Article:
By Bunzo Takamatsu
Whenever I meet an obstacle in my work, I wish for a mentor to consult with. It has been 35 years since I started practicing acupuncture. Though I am busy enough, my skill level could still be much better. I recently came across the phrase: the “Tao (Way) cannot be learned, only pursued.” This made me think the path (Tao) to mastering Oriental medicine never ceases to stretch out ahead of us. If it’s all about learning, I can study by myself. If it is more than that, like pursuing the Tao, it’s a different story. Shouldn’t I learn with a teacher who has mastered the Way? I tend to think that in order to master the Way, you have to study with a master and breathe the same air to get the knack of something you cannot learn from books. Or is this just the fantasy of one who has never had a master teacher?
I do envy acupuncturists who have a master to confer with. I was not fortunate enough to have someone like that. I did meet some excellent acupuncturists, but those meetings never developed further for some reason or other.
Am I in despair? No, not really. There are some excellent books written by the masters! Among them and the one I refer to the most is Fukoyo Kyuho (Illustrated Fukoyo Moxibustion Method) by Seiji Irie. Though I bought this book 23 years ago, I still refer to it quite often. There are no explanations of pulse taking, nor acupuncture theories, only instructions on moxibustion, such as how many so (number of moxa cones) on what point. It’s too simplistic for an expert but very handy for a novice because there is no knowledge required.
Often we can say, “the simpler it is, the more powerful it is.” For example, on treating cystitis: “many moxibustions on SP-6 and on Zekkotsu (the counter point on the lateral side). Two or three so on Kyokkotsu (CV-2) or Chukyoku (CV-3). There is no failure by treating this way.” How many times have I been empowered by his definitive tone! The author says he can treat a fibroid tumor the size of a fist. I myself successfully treated a fibroid the size of a grapefruit with his method.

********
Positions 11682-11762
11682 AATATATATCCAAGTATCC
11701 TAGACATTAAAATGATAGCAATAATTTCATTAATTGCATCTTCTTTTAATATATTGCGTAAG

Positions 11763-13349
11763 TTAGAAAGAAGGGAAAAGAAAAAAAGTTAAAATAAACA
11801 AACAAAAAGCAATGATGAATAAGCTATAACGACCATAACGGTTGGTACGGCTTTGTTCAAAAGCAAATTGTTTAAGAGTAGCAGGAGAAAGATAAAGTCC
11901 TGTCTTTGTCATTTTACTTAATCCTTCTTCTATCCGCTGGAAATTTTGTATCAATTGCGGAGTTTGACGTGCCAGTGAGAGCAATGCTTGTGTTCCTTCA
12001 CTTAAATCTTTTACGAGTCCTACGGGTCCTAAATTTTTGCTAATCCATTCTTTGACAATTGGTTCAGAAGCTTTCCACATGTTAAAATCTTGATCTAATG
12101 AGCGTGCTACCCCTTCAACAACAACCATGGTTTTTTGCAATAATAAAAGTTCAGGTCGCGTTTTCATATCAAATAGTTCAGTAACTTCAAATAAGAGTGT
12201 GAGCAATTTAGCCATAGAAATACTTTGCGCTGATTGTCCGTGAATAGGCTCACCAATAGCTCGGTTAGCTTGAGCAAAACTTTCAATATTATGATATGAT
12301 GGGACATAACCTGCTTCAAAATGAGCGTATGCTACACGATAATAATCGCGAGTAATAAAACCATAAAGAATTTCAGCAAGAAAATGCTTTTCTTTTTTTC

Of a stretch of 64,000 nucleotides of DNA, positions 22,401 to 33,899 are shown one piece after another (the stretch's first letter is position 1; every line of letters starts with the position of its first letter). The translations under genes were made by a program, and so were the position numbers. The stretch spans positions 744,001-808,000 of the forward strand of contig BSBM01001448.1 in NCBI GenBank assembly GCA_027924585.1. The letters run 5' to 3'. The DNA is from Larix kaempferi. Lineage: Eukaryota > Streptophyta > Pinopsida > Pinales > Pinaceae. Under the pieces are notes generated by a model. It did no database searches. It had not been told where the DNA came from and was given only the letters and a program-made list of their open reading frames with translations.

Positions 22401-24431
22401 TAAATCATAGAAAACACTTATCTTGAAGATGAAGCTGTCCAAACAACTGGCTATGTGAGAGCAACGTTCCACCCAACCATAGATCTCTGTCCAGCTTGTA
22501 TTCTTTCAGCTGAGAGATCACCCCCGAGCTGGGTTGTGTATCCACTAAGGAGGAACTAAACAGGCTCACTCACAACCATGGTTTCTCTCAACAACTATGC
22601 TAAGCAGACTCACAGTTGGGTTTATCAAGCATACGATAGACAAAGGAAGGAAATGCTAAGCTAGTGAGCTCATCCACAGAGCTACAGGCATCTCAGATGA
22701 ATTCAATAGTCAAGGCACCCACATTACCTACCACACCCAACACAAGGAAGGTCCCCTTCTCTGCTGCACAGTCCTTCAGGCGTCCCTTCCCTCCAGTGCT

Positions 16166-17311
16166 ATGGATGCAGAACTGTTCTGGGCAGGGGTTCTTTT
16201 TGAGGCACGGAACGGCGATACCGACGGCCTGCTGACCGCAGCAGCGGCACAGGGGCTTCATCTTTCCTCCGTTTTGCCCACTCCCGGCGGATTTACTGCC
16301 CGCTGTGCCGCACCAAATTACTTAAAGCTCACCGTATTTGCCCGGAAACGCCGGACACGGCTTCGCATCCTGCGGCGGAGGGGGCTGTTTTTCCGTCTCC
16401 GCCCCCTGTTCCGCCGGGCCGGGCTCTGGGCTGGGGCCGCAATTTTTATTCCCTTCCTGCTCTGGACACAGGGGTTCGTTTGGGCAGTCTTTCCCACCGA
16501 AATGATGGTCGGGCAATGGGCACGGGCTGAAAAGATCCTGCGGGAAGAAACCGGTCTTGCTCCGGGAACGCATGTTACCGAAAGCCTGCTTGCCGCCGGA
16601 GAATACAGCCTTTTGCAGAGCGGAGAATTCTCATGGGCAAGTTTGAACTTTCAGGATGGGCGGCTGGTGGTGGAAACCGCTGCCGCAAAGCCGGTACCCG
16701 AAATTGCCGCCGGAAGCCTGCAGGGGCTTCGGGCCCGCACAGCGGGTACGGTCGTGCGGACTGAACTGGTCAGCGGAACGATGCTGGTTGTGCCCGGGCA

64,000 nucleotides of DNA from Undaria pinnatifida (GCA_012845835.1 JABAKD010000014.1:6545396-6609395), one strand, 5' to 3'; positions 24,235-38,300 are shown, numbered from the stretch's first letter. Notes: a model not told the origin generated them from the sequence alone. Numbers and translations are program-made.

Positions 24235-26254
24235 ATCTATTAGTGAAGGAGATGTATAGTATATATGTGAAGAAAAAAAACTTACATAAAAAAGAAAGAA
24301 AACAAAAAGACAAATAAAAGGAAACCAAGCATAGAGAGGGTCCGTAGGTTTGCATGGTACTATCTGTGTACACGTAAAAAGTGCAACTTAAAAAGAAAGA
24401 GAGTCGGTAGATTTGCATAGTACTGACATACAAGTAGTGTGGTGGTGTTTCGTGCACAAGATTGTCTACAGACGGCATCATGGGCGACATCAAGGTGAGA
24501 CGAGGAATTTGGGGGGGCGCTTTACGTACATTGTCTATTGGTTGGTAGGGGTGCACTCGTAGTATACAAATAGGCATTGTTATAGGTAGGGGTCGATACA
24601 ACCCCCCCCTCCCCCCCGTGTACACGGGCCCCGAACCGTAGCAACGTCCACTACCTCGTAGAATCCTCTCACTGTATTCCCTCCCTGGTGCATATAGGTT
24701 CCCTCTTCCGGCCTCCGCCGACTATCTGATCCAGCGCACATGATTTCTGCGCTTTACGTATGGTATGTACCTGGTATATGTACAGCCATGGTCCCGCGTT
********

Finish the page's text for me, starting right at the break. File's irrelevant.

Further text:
Any page you open, you can almost hear his voice, “It’s OK. Go ahead and do it.” Often wanting to listen to his voice, I still open this book- which I credit for the fact that 70 percent of my treatment consists of moxibustion.
There are times, though, when the Fukaya method is not enough. Then I refer to Toyo Igaku Ken- bunroku* (Notes on Oriental Medicine) by Koichi Nishida, MD, an internist. This title consists of three volumes. As the subtitle -Practical acupuncture and moxibustion that can reproduce the same results- says, it really works when you do exactly as he suggests, sometimes to an unbelievable degree. The author explains why and how it works, which helps a lot. He uses many techniques with ease, such as Yin-Yang Crossing Point Selection, Keikin (Meridian-Tendon), Kikei (Extraordinary Vessels), Oketsu (Stagnant Blood), Cupping, etc. Even though he’s an MD, an acupuncturist couldn’t be better versed or enjoy practicing Oriental medicine any more. I even envy him for this, but as I have access to all these techniques there’s no reason I shouldn’t be able to do the same!
Many times I have been helped by this book. One incident I remember very well is the case of a middle-aged male who endured a severe rash for many days. It covered his body and conventional medicine couldn’t help him. It was so itchy that it kept him awake all night and he was on the verge of losing his mind. I gave him the treatment exactly as Dr. Nishida outlined and the next day the rash was gone. That definitely made him a believer. Other odd examples are treating gum disease and getting rid of warts- all very helpful. When my 11-year-old daughter got appendicitis, I referred to his book as well. Even though what helped her most was the standard macrobiotic treatment (ginger compress and albi plaster), his moxibustion technique did help to some extent. Above all, I got assurance from him that I didn’t have to take her to a hospital, which was a big relief. His being an internist was very persuasive.
These four books (one by Fukaya and the three volumes by Nishida) will do. I guarantee you. I said I don’t have a master teacher, but I do have books written by master teachers, and they have been helping me all these years. To me they are like mentor books. I know I will continue to struggle, but it is a great comfort that I have these books I can count on.
*Note: These books are not available in English.
Takamatsu Bunzo was born in 1956. He graduated from the Kototama Institute in 1983 and from the University of Texas at Dallas in 2005. He maintains a practice in Dallas.